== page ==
The current shake-up in the Sri Lankan system is unlikely to ruffle the Chinese too much. Across the board, no matter what their personal views on China, Sri Lanka’s politicians have learnt to do business with Beijing.
When complaints are raised against BRI, Beijing is quick to publicly offer to renegotiate terms. India, meanwhile, is known in South Asia more for its big brotherly attitude and the lack of synergy and capacity to implement its promises.
China-Sri Lanka ties will continue to grow. New Delhi, meanwhile, needs to show greater purpose in its own dealings with its island neighbour
China has begun to employ multifaceted approaches in South Asia and elsewhere, as evident in its new Silk Roads policy. New Delhi must craft its own creative responses.
Prime Minister Manmohan Singh made the right decision not to go to Sri Lanka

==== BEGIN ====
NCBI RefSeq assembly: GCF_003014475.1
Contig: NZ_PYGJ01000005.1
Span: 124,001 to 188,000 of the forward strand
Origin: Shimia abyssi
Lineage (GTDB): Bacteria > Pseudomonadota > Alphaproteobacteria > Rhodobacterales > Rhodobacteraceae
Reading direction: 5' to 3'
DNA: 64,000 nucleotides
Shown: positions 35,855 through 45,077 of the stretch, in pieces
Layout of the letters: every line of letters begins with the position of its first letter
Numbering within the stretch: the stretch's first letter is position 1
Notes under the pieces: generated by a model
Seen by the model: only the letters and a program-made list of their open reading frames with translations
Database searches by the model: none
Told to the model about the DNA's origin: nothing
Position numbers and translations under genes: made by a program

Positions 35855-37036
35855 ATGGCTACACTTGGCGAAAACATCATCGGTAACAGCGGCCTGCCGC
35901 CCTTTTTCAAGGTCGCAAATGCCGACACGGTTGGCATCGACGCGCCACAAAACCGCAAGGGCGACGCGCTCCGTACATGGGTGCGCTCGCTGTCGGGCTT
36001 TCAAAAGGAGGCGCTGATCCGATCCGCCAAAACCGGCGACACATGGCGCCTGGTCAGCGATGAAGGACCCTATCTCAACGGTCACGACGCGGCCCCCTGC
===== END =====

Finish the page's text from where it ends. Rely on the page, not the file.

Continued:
The Asian century might not be so much about China and India as their neighbours who get these giants to behave themselves.
In an inter-dependent world, one country’s tragedy is just as much a tragedy for the world at large and an opportunity to come together to cooperate and move beyond the past. Yet, in the Asian context at least, competitive politics both between countries and within polities appear never to be far from the surface.
Current Indian foreign policy is informed by a realization that a combination of economic reforms and the end of the Cold War has steered India into a position of some considerable influence in the post-9/11 world. What then are the patterns of Indian foreign policy behavior in the new century?
This presentation focuses on one particular aspect of centre-province relations in India – the nature of influence that Indian provinces (or States) exercise on national foreign policymaking.